Most of the 2.38 million Dutch defined contribution (DC) pension savers in the second pillar pension system that can determine their own investment risk profile do not make use of this possibility, according to a study by financial markets regulator AFM.

The regulator found that only 30% of participants in DC pension arrangements have determined their risk profile. This is a prerequisite for being able to either choose a predetermined lifecycle profile or a so-called opt-out, whereby participants can fully choose their own investments.

The latter option is used by only a fraction of pension savers, with the large majority choosing between a limited number of lifecycles instead.

The 30% figure doesn’t mean that all these people deviate from the default lifecycle in practice. “It just means 30% of participants with investment freedoms make a conscious choice for an investment mix,” according to AFM.

At the moment, only a fraction of Dutch pension capital is in DC arrangements: €52bn compared to €1.029trn in defined benefit (DB) arrangements. Of the pension savers with a DC arrangement with a pension fund, only 18% have investment freedom.

On the other hand, most savers with (commercial) insurance providers and so-called PPI’s (premium pension institutions) can determine their own investment mix.

In total, 27 of the Netherlands’ 206 pension funds, eight insurers and six PPI’s offer their members investment freedoms. To what extent this number will grow in the new pension system is not yet known as the details of the two possible pension contract variants are yet to be worked out.


As for the extent to which pension freedoms are used, there are huge differences between the various provider groups. Some 89% of pension fund members do not use their investment freedoms, while this figure is only 48% for the 1.5 million participants in DC pension arrangements with insurance firms.

Koen Vaassen at Achmea

Koen Vaassen

Koen Vaassen, manager, product advice and innovation, at Achmea Pensioenservices, which helps pension funds and companies draw up risk profiles for their members and employees, is surprised by AFM’s findings.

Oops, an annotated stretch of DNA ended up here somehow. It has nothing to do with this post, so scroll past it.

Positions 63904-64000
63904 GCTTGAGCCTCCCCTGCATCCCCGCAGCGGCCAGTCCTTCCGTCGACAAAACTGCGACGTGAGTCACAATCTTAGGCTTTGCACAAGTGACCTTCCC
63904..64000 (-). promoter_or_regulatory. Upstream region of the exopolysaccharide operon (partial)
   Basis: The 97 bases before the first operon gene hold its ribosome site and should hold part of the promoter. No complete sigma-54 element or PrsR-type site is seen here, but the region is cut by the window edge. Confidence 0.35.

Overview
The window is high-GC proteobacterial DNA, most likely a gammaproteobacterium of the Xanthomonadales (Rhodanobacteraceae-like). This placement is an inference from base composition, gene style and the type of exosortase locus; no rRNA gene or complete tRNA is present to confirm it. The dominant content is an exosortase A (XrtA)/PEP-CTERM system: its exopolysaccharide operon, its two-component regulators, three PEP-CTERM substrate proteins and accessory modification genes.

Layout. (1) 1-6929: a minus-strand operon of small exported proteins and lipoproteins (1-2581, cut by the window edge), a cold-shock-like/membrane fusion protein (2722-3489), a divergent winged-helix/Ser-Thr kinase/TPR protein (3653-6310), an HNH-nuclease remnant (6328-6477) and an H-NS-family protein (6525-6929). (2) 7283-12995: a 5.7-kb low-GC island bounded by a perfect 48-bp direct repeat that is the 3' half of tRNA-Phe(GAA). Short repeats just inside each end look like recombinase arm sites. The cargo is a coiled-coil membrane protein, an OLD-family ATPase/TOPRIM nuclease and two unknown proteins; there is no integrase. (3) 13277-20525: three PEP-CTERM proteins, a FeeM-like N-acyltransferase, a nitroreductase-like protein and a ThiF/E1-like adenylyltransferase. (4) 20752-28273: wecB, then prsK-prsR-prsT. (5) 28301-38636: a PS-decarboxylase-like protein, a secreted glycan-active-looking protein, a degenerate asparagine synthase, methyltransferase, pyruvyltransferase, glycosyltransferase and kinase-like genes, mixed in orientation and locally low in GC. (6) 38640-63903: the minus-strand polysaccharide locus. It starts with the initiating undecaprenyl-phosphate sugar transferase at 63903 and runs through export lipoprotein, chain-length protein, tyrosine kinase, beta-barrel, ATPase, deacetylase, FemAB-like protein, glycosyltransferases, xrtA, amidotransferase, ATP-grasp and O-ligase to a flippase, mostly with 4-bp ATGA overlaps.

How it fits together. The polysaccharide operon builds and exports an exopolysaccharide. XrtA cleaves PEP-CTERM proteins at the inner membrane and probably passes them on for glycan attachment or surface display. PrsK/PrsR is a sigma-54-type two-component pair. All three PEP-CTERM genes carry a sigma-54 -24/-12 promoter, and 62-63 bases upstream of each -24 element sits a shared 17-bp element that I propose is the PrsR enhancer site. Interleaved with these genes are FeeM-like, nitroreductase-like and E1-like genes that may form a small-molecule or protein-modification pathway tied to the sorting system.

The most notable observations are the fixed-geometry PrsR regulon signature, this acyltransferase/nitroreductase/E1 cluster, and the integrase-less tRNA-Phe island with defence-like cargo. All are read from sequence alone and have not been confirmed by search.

“In my experience, pension funds are very active in getting people to take part in risk appetite surveys. Pension fund members are also easier to motivate because they usually feel a stronger connection with a company pension fund than with a more abstract entity such as an insurance firm,” he said.

Vaassen mentioned the Shell pension fund as an example. “Some 50% of their [6,000] members have drawn up their personal risk profiles so far,” he added.


But the Shell case is likely to be an exception rather than the rule, as many pension fund members with investment freedoms participate in an APF. This pension fund structure exists since 2016, and pools the pension capital of several (former) pension funds who lacked scale to continue independently.

“Because most participants do not feel a lot of affinity with a rather abstract entity like an APF, it tends to be more difficult to get members involved than is for example the case with the Shell pension fund,” explained Vaassen.

“Only 5% or 6% of the members of Centraal Beheer APF [the APF owned by Achmea] have drawn up a risk profile, probably for this reason.”

The above observation notwithstanding, Vaassen was somewhat surprised by the high score of insurance providers, with more than half of insurers’ pension savers making use of their investment freedoms. “My experience is that insurance firms, like APFs, need to make a lot of effort to engage pension savers.”

AFM has no idea what’s behind the huge differences in involvement between pension fund members and those saving through insurance providers. “We haven’t investigated this, but it can be a reason for further research,” an AFM spokesperson told IPE.

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